European right advances, but what does the ‘right’ now stand for?

Several anti-immigration parties increased their votes substantially in the European Parliamentary elections, where votes were counted overnight on Sunday and Monday. Results in Ireland are still awaited, but as we explain elsewhere on this site, it’s already clear that the radical wing of the Irish anti-immigration movement has failed to fulfil expectations.

H&D has published the most detailed analysis of the Europe-wide results from a non-party, nationalist perspective. Click here to read our report, which will be updated once the full Irish results become available.

As explained in the forthcoming issue of our magazine, the most important aspect of these European elections is not so much the result for individual parties in particular countries, but whether it will be possible to build a cross-party alliance in the European Parliament that is able to exert meaningful pressure on immigration policy and related matters.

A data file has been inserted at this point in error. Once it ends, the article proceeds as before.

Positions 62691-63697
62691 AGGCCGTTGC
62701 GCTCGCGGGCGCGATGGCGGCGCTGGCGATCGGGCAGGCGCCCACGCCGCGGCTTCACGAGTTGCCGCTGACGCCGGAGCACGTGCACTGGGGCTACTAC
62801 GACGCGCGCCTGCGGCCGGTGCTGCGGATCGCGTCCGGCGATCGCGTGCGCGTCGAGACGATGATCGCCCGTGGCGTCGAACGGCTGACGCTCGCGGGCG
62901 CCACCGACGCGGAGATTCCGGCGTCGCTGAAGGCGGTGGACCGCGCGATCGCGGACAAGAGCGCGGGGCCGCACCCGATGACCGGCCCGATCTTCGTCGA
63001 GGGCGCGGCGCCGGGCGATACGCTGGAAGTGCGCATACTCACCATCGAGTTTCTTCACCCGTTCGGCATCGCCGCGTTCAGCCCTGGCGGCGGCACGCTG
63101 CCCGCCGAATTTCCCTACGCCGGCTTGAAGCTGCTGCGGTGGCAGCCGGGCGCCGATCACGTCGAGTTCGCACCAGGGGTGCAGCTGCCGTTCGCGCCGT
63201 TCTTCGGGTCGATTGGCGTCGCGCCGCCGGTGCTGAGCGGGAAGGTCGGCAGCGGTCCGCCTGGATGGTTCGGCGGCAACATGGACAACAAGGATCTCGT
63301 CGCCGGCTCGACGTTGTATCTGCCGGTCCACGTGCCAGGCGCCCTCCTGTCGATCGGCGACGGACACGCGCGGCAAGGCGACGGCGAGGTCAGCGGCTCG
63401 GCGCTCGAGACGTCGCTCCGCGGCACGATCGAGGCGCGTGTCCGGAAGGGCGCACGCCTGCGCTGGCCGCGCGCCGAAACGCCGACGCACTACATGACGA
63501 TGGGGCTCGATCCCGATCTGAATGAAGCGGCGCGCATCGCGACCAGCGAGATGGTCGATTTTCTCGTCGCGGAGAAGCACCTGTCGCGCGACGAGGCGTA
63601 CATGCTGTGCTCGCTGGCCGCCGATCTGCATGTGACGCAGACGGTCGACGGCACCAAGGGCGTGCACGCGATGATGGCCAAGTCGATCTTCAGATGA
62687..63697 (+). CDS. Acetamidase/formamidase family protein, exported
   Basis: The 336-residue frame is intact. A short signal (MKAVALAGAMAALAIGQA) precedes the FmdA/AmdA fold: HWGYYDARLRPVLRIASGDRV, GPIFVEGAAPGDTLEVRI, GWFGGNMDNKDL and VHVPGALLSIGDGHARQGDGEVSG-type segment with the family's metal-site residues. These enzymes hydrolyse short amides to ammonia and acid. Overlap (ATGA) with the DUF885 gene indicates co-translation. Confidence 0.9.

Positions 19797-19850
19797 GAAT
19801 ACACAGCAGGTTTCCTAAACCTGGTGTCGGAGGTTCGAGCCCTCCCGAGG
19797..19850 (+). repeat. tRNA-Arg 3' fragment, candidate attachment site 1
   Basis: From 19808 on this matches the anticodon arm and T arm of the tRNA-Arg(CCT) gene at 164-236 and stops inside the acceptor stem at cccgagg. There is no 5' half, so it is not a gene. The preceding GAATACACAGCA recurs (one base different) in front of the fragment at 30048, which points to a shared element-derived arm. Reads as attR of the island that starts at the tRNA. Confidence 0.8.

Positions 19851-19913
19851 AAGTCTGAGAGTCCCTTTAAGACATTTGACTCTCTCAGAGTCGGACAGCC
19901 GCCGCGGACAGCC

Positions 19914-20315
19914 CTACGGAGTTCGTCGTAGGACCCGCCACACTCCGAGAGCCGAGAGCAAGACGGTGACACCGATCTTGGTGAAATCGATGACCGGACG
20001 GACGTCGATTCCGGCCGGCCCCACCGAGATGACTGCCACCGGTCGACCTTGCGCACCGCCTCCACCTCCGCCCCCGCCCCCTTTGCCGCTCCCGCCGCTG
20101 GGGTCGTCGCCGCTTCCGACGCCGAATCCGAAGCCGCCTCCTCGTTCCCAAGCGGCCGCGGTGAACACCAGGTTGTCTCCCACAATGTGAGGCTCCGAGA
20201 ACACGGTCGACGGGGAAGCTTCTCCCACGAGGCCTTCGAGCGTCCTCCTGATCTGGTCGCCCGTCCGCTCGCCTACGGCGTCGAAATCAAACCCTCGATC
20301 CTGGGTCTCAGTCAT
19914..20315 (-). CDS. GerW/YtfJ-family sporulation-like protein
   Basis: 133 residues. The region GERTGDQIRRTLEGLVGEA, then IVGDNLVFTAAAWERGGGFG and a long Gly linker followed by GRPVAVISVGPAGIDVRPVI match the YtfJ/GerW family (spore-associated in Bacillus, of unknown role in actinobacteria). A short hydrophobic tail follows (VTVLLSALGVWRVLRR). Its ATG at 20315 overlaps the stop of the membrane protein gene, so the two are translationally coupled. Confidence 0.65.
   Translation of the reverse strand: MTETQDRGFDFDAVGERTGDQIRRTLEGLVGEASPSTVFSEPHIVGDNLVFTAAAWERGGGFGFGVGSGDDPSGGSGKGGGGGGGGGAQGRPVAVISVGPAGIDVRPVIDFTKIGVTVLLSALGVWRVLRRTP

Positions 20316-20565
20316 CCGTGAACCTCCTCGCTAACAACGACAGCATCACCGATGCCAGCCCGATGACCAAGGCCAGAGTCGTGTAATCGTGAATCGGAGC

Key problems here include bitter divisions among European nationalists (partly though not exclusively related to different attitudes to Putin’s invasion of Ukraine), as well as the underlying reality that the European Parliament has limited powers even over European Union institutions.

That’s why we have described last night’s results as a matter of protest, rather than power.

Nevertheless, these votes are a heartening indication of the tide of opinion among Europeans, especially among younger voters.

Tomorrow belongs to us!

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